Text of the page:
Ismael loves his job. You can see him struggling when not directing in the attic. Zwy (played by Hippolyte Giradot), the producer, the number guy, is the real director in that sense.

You are saying it’s not a self-reflexive movie just because the main character is a director?

Like Ismael Vuillard in Kings and Queen, who shares the same name as in this film, they are artists who are going too far. They are overdoing anything they are doing. They are both gross, insulting… ah (laughs) Ismael is the type of the director I would love to be because he allows himself to do everything I forbid to do myself. For Matthieu, he loved to be Ismael, he kept saying, “how can he do that? I’d never dare!” It’s something you think about doing but never dare to do it, like shooting your producer! (Laughs) That’s why we loved this character. He’s our little devil for Mathieu and I.

Thing I’ve wondered about is your fascination with espionage thrillers as they appear in your films.

My first feature Le Sentinelle was already a spy film. Even in My Golden Days, there is a elements of a spy film. I’ve always been interested in that kind of topics. I’m a big fan of Jean Le Carré, Robert Ludlum and even John Grisham. The title Ismael’s Ghosts, not to quote Norman Mailer, but as an homage, Harlot’s Ghost, which is a spy novel.

But I knew at the very beginning that I wanted to depict that this director would escape to the spy world while writing alone in the attic. That you will only have bits and pieces of the life of diplomat. And you will never know if he is a spy or a total idiot. You will never have the answer. It was a tribute to Broadway Danny Rose where you have bits and pieces of life and the agency of Broadway Danny Rose but you won’t have the whole story. So I knew that why he is writing about his brother being a spy because he is daydreaming about a man who disappear to the other part of the world.

But I still didn’t have the character of Ismael and I didn’t have a idea of a proper film. He is escaping but why is he escaping? I finally thought when I realized that his wife being disappeared for twenty years, him being a widower and her appearing again has a lot to do with his escape. Then I had the movie which was a movie in two parts - one part in the island with two women and the other in the attic.

Ismael, the same name as the one in Kings and Queen, and Daedalus again. this time Ivan.

I had to! Come on. What kind of names could I give? One of my character is inventing Daedalus for sure.

Not only three main actors, all of whom are wonderful, but I really enjoyed other great actors in this film - Hippolyte Giradot, Alba Rohrbacher and was good to see Catherine Mouchet. How was the casting process?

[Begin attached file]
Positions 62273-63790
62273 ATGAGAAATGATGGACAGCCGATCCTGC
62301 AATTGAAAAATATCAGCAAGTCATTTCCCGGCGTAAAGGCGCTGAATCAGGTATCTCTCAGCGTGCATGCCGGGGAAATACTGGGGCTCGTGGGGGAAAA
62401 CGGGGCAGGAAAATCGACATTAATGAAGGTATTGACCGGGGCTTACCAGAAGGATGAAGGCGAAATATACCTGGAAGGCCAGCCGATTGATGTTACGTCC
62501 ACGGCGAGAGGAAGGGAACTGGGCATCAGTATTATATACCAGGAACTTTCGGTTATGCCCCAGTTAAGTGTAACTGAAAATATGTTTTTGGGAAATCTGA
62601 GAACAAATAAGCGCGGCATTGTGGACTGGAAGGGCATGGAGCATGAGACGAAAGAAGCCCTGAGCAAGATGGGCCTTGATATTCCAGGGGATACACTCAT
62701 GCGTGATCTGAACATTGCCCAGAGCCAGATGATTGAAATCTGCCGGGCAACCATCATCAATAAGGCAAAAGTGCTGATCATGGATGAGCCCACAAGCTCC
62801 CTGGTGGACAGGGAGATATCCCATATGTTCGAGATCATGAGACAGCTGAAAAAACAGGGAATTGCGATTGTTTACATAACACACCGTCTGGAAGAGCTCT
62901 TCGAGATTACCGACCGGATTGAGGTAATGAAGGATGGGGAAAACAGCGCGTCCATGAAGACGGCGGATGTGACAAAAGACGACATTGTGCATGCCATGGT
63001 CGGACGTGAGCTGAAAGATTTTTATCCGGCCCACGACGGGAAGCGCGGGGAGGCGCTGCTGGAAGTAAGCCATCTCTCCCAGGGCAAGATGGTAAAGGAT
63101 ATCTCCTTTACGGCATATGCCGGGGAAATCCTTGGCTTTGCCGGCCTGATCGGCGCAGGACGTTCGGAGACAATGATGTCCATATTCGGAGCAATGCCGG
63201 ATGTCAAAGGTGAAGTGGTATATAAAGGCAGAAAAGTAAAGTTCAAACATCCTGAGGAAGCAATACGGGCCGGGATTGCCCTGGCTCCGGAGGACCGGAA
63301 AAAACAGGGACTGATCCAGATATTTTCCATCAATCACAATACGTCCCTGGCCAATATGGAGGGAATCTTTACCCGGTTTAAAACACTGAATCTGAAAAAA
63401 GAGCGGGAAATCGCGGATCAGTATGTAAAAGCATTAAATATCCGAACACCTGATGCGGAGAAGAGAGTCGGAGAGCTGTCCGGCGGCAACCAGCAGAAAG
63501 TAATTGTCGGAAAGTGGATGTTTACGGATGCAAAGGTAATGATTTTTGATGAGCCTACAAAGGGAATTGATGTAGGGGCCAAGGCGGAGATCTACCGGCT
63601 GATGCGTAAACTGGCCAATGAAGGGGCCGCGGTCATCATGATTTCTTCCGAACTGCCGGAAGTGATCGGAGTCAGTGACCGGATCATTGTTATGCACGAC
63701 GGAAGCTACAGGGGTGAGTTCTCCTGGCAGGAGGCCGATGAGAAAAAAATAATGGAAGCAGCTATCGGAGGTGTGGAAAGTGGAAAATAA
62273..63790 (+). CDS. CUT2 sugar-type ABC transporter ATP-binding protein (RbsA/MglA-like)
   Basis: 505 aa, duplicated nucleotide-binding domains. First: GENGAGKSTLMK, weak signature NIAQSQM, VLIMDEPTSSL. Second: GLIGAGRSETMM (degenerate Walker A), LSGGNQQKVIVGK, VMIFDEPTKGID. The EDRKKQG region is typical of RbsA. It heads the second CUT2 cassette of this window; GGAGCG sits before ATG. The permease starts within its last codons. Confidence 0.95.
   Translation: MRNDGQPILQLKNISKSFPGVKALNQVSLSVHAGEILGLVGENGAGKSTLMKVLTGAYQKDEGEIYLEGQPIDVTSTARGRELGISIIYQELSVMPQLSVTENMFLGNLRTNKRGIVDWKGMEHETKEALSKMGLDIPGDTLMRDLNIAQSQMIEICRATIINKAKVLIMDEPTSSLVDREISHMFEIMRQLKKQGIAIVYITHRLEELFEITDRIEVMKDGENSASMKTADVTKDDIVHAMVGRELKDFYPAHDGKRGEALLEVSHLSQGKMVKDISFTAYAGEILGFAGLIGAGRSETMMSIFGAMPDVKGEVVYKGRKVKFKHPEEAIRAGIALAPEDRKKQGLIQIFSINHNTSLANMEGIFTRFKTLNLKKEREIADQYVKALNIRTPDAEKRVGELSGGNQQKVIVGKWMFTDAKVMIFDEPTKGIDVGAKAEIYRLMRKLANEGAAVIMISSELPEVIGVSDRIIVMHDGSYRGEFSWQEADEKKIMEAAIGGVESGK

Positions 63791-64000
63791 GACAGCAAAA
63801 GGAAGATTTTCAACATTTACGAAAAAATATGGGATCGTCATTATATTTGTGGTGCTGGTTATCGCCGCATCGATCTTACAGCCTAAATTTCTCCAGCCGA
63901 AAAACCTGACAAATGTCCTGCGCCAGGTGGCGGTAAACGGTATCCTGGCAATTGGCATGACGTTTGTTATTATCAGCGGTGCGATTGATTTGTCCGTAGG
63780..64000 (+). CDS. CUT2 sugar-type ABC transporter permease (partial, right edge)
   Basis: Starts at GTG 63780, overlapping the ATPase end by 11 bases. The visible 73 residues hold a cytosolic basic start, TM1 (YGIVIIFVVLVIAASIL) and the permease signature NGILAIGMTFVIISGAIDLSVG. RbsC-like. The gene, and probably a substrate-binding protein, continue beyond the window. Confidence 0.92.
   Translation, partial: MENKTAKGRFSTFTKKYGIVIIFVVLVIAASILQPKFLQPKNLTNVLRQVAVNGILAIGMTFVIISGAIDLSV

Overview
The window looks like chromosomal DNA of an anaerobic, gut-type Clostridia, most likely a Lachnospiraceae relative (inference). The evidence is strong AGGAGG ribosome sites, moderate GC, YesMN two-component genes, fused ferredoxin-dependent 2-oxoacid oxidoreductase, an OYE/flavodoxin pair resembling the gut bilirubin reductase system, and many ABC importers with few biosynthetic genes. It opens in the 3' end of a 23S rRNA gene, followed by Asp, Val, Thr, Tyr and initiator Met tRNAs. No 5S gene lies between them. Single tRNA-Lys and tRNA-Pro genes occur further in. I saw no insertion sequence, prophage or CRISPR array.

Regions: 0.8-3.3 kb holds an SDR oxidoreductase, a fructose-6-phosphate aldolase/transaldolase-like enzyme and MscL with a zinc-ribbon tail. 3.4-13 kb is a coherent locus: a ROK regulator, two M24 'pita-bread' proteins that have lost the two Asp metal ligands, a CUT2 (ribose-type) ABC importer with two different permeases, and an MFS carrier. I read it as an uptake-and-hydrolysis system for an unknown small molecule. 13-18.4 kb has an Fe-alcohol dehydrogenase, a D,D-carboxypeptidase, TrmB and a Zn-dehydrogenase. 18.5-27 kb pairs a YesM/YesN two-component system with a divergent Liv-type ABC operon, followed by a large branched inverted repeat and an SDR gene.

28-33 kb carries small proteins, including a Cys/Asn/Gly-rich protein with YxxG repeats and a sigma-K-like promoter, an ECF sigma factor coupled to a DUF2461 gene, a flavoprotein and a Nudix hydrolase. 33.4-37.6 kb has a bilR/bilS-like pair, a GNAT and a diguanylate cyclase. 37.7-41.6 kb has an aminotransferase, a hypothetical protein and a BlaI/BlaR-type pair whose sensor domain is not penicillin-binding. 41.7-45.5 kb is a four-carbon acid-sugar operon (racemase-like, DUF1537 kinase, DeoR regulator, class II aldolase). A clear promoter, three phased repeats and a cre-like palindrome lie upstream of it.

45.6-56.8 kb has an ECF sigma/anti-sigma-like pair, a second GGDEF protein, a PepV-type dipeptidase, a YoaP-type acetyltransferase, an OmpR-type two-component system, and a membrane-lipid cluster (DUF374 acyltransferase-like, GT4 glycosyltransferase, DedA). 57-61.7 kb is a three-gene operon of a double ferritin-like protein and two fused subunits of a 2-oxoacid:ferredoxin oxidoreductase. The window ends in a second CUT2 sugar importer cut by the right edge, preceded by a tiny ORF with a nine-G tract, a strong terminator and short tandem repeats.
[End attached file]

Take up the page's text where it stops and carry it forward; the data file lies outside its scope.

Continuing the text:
It’s a long process. It’s not the same as casting the main actors. But for Alba, it was a piece of cake. Because I had two monsters of French screen - Charlotte and Marion. I was thinking who could survive between these two such huge movie stars. I had to go with someone not French. But Alba is not only an incredible actress, she has such an incredible face, a face in a classical painting. She could be the wife of Louis or she could be the fiancee of Ismael. Ismael doesn’t have to settle with a ‘young newcomer’ you know? So avoiding the cliché of an old director dating a young woman, we have Alba, with her ageless, beautiful face like in a classical Italian painting! I was a huge fan of her work and that’s how I decided on her.

Catherine Mouchet, even the part was small, it was important for me to introduce her in the role because it was a key moment of transition from a comical scene where Ismael is tied to the bed to a pure melodrama. For that I needed to have a strong, well known face to have that jump from two different tones. It was also a tribute to her career. She has such an amazing face so I didn’t want to have just any doctor, but I wanted to have Catherine Mouchet!

And Hippolyte Giradot, I mean, we are good friends and he was great in Kings and Queen as a drug addict. In this film, when Mathieu is madness, Hippolyte is the reason. His character Zwy, is my favorite inside joke. Zwy Schomel - the name is so ultra Jewish. There are so many consonants no one could pronounce or spell his name, it was hilarious. Hippolyte is not Jewish and nor am I. We are both Catholics but we were educated by this Sephardic North African guy the ways of the Jews. We three were very close. So that element was kind of homage to this person, Pierre, we knew. I knew a bit about Ashkenazi community but when I arrived in Paris, I met Pierre and learned a lot about Sephardic Jews. Hippolyte knew the guy all his life, he knew his ways, so he created Zwy in Pierre’s image. It’s nice. Zwy says, ‘we are too old for this shit’, it reflects us, Hippolyte and I, getting old.

There are a lot of moving shots, zooming shots and intense orange colors. Especially the scene with Mathieu and Alba. Your cinematographer’s Irina Lubtchansky.

She is the daughter of William Lubtchansky (DP of countless French New Wave films including films by Agnes Varda, Jean Luc-Godard, Jacques Rivette and Philippe Garrel).

How did you and Irina go about creating the film’s look?

I don’t know how to say in America (talks to the interpreter), oh, a gel, in front of the lamps. It’s commonly known as the 'Storaro gel’. It’s a very specific one and the most expensive one you can have. Producers hate it when you want the Stroraro gel but I wanted to use it in that bedroom scene with Alba and Mathieu. Because you don’t know if its a dream or real. I wanted to add something magical in that scene so Irina and I both decided to go for the ‘Storaro gel’.